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48

Trefann Court
Bounded by Parliament, Shuter, River and Queen streets
Rehabilitated 1971, 1973, 1978

In the first years of the Depression, the Lieutenant Governor of Ontario, Herbert Bruce, gave a stirring speech about poverty and grim housing conditions in Toronto. He urged that most central Toronto neighbourhoods be demolished to make way for new housing. After the Second World War there was a strong push to fulfill Bruce’s dream.

Neighbourhood demolition and reconstruction was called “urban renewal” and it had an active life in downtown Toronto from the late 1940s to the late 1960s. At that point residents in the Trefann Court area raised such political heat that the urban renewal strategy was halted in Toronto and in other Canadian cities and new solutions for regeneration were found.

The Trefann Court area is bounded by Queen, Parliament, Shuter and River streets. The City proposed to demolish almost all of the residential and commercial structures in the area; to build public housing in the westerly portion of the site, complimenting the Regent Park urban renewal area immediately to the north; and to permit industrial buildings on the east of the site.

† Sewel, The Shape of the City

With the help of community workers, the residents urged the City that their homes not be expropriated, that they be allowed to have significant involvement in replanning their community, and that an alternative to public housing be found. By 1971 the residents had made significant changes in the way the City looked at the Trefann neighbourhood and other downtown communities.

The following changes were significant:

  • A planner was hired by the City to work from a neighbourhood office directly with residents. This was the first example in Toronto of citizen participation in planning, a policy quickly adopted by City Council for all neighbourhoods.

  • The residents and the planner agreed that most of the existing community should be protected, rather than demolished, and that new construction should strengthen, rather than weaken, the existing community. This was the first example of the policy to preserve neighbourhoods.

  • An alternative was found to public housing (where every household had a low income and paid 25 per cent of income in rent). In Trefann Court, a small housing project, of about 30 units, provided a mix of home ownership, market rental, and subsidized rental. This approach of mixing tenures and incomes was quickly repeated throughout Toronto, most notably in the St Lawrence community.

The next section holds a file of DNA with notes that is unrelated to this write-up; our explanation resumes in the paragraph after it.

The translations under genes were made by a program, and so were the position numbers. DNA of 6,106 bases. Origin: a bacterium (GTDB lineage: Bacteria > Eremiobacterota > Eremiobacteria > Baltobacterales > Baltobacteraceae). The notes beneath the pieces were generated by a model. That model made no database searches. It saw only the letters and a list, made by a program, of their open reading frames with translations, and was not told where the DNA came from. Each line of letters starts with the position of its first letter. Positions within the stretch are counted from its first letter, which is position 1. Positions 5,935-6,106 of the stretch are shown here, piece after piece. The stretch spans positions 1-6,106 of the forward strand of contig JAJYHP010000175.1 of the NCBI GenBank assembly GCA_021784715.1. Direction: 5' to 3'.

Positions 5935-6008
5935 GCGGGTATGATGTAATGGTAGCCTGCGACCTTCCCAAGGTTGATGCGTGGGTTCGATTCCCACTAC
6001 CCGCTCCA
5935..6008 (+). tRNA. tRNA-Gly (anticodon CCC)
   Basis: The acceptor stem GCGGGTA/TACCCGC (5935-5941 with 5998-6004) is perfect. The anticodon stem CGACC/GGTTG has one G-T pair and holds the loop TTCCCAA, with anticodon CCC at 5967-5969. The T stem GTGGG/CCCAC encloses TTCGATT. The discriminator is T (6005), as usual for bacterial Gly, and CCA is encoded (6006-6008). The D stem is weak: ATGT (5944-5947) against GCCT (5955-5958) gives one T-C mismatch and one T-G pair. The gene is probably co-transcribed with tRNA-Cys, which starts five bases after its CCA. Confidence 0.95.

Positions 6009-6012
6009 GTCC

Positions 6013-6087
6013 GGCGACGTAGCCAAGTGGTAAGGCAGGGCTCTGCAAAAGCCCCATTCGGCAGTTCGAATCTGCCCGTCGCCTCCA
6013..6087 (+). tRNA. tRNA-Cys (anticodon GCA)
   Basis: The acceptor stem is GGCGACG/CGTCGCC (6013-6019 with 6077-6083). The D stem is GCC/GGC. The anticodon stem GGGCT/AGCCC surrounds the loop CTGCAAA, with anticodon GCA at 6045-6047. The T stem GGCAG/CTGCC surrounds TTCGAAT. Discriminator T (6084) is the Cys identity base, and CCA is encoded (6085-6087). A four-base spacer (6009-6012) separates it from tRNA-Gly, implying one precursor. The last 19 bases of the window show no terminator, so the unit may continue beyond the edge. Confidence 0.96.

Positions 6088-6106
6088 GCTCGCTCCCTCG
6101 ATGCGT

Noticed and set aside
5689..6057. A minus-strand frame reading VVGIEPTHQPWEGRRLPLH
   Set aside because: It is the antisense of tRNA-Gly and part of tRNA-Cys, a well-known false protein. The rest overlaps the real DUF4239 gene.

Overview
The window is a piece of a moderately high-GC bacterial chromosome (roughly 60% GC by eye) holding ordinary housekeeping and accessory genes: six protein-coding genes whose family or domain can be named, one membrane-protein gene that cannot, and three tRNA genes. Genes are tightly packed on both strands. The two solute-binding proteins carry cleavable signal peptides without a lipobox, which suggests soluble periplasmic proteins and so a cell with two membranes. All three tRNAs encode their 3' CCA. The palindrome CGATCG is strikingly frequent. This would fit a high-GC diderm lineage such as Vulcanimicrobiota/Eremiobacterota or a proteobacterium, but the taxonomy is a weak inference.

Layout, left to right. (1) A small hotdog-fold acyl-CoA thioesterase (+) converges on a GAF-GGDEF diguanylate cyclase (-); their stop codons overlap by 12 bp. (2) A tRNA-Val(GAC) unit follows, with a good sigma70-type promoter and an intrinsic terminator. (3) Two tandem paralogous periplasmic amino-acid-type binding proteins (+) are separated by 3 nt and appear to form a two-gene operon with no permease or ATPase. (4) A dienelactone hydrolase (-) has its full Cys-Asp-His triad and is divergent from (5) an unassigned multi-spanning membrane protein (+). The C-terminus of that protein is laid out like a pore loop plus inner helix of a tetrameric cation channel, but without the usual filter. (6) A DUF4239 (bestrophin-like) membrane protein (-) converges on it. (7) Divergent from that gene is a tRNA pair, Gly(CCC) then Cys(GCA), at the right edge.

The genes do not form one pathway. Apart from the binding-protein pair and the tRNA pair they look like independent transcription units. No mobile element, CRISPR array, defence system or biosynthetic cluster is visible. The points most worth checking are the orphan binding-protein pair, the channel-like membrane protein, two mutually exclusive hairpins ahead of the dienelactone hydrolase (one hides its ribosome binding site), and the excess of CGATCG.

• Trefann residents convinced the provincial government to enact a new Expropriation Law that included the principle “home for a home.” The new law required an expropriating authority to pay full replacement value, rather than simple market value that reflected depressed prices because of urban renewal designation. The difference in cost to the expropriating body has been so significant that since this legislation was passed in the early 1970s there have been very few expropriations in Ontario.

EJRThe Trefann community barely stands out from other downtown neighbourhoods – which is one of its successes. However, one can find the innovative mixed-tenure, non-profit, housing project on the west side of Trefann Street (the first street east of Parliament); new City of Toronto Non-Profit Housing Corporation units on Sackville Street; and through the rest of the area, a mix of new and old housing, private and non-profit, some buildings more attractive than others. On Sumach Street, between Queen and Shuter, there are the remnants of the only large, new industrial building in the area that the City subsidized as a prelude to urban renewal, but it has now been converted to condominiums.

(For further information, see John Sewell, The Shape of the City: Toronto Struggles with Modern Planning. University of Toronto Press, 1993.)

John Sewell

  
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